Snack attack ... serving up food on Yaowarat Road. Photo: Getty Images
Julie Miller takes a culinary tour of Bangkok's colourful Chinatown with chef David Thompson, exploring the traditional street fare that has influenced his acclaimed menu at Nahm.
It's been said: "Never come between the Thais and their food." For such mild-mannered people, they truly are enthusiastic, even voracious, eaters, with meals the focus of every day and a perpetual snack mentality. From breakfast to dinner, it's eat, eat, eat, consuming with remarkable gusto and relish.
Fresh, dried, alive, cooked - it's all here.
How they manage to stay so slender is no less than a miracle, and terribly unfair from a bulging Western waistline perspective.
Seafood for sale in Chinatown, Bangkok. Photo: Getty Images
For the Thais, life is a moveable feast. But as David Thompson, the famed Australian chef who helms Nahm restaurant in Bangkok's stylish Metropolitan hotel tells me, Thailand doesn't have a restaurant culture per se - it's all about street food and home cooking.
And if anyone knows Thai street food, it's Thompson, the owner of London's Nahm (the first Thai restaurant to be awarded a Michelin star) and formerly of Sydney's acclaimed Darley Street Thai and Sailors Thai.
This is the "farang chef" who controversially brought traditional Thai cooking back to its motherland; a Westerner who is every bit as passionate about original Thai tastes and flavours as the locals. He is also the author of cookbook Thai Street Food, an exploration of the history, colour and recipes of Thailand's street vendors.
Roadside dining at hawker stalls. Photo: AFP
According to Thompson, it's on the overcrowded, pulsating footpaths of the "City of Angels" that the most authentic Thai culinary experiences are to be had.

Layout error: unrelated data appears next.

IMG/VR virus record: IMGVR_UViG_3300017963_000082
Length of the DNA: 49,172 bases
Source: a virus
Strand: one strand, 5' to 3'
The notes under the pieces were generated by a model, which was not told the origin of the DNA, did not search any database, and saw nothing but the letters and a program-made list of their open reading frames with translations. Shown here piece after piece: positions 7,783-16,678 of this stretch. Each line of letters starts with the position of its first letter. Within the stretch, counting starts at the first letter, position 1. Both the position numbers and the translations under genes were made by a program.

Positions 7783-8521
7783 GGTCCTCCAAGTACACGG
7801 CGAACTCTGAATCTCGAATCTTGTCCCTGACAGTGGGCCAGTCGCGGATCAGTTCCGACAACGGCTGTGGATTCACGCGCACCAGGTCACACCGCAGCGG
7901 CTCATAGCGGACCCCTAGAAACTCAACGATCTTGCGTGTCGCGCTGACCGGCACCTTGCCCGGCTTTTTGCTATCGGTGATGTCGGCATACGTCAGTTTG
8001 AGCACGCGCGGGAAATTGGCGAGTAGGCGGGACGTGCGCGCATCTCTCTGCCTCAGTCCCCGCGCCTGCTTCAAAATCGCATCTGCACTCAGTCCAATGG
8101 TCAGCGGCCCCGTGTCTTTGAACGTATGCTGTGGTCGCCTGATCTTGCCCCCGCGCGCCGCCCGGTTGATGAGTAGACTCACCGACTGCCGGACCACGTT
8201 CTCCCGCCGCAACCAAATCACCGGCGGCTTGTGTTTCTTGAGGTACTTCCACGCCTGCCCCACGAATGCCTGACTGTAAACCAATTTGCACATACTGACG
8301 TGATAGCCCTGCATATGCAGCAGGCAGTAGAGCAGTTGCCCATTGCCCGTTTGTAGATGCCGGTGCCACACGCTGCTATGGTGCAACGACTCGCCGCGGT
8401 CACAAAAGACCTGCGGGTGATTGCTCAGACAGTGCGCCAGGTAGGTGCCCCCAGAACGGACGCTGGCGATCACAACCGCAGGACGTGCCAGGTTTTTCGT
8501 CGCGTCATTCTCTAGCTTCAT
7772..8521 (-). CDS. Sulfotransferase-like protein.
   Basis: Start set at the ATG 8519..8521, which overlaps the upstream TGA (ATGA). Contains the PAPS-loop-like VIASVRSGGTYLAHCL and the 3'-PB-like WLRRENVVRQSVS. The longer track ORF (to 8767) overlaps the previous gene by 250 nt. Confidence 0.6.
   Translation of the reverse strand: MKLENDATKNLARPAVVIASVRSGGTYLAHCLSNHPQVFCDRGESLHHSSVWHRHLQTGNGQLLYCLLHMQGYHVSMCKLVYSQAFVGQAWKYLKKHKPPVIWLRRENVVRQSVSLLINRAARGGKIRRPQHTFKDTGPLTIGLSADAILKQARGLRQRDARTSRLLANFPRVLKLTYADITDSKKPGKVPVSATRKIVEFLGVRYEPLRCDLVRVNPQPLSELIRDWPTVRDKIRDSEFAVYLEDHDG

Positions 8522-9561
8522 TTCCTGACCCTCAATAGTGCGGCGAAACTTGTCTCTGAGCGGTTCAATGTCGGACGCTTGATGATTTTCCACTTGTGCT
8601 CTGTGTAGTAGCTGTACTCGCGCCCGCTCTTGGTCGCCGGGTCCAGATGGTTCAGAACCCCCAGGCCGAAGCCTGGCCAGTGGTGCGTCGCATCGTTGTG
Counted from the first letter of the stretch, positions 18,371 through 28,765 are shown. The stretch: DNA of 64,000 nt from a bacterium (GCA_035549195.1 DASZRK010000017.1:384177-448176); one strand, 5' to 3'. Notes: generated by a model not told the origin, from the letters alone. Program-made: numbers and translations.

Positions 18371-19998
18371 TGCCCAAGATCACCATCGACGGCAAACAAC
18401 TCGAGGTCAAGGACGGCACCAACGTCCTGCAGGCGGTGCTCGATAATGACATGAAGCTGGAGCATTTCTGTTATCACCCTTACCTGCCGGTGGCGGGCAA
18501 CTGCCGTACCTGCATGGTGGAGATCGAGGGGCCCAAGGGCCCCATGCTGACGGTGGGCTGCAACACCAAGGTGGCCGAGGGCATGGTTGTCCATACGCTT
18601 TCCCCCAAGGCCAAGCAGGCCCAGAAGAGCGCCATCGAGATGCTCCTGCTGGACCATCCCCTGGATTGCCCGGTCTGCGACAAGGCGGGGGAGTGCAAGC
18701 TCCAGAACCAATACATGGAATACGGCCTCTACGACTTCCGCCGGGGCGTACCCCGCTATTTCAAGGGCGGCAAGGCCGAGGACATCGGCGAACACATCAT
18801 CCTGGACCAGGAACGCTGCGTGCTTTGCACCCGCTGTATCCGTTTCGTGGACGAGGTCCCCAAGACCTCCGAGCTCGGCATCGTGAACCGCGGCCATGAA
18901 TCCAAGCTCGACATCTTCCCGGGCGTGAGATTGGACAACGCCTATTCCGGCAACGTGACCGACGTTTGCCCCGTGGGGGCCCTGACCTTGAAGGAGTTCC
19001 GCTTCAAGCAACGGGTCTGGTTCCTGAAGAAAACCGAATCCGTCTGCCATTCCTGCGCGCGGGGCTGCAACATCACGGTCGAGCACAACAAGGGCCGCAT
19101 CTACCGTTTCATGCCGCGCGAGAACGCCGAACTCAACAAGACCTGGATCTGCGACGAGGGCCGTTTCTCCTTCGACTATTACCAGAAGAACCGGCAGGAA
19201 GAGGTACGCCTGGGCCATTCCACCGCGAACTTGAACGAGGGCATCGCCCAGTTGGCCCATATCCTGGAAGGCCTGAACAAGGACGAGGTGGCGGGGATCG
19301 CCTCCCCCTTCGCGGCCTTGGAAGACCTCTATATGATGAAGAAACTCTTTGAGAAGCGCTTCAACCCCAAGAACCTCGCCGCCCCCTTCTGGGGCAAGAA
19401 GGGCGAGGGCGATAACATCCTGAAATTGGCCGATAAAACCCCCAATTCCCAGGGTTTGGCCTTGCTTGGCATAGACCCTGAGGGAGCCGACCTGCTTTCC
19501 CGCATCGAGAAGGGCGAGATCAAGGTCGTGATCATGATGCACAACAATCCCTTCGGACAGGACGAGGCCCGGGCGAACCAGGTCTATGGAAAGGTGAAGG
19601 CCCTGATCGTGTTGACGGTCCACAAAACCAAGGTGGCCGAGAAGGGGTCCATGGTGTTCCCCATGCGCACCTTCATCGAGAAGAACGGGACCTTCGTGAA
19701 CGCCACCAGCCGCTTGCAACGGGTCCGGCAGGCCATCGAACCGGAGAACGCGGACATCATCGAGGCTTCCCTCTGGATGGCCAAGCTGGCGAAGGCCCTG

And anyone who has visited Bangkok will know that as evening falls, the streets and gutters transform into pop-up dining rooms as families congregate over plastic tables and chairs, takeaway Singha beers and toilet-roll napkins alongside carts and grills pungent with fresh herbs, sizzling meat, steaming spicy noodles and bubbling curries. But in a city with an estimated 500,000 street-food vendors, where do casual visitors to Bangkok start with their own gastronomic explorations? Is there a district more typical or more authentic than others?
According to Thompson, the best place to start is in Bangkok's Chinatown, in the Samphanthawong district on the eastern banks of the Chao Phraya River. This, he says, is where Thai street food had its origins, dating back more than 200 years to when Bangkok was the major trading hub of south-east Asia. Back then, Bangkok's population was nearly 50 per cent Chinese, with this influx impacting on local eating habits and contributing to the flavours, textures and ingredients of modern Thai cooking.
Chef David Thompson at his Nahm restaurant in Bangkok.
I meet Thompson at a frenetic intersection of Chinatown's main drag, Yaowarat Road, resplendent with gold merchants, pawn shops, herbal practitioners and restaurants advertising bird's-nest soup and shark-fin soup.
He pauses to point out market stalls selling fresh seafood and endless varieties of tropical fruit, before heading off into claustrophobic covered alleyways - secret portals to another world, another era.
In the dim, narrow confines of Soi Sampheng - once the main artery of Chinatown - we pass stalls selling dried fish, squid crackers, smoked baby pigs, durians and herbs.
Glancing up, we see original teak houses, humble dwellings with exquisite architecture dating back more than 100 years.
Every corner, every wrong turn reveals something new, hidden treasures that reveal so much about Thailand, its history and culture.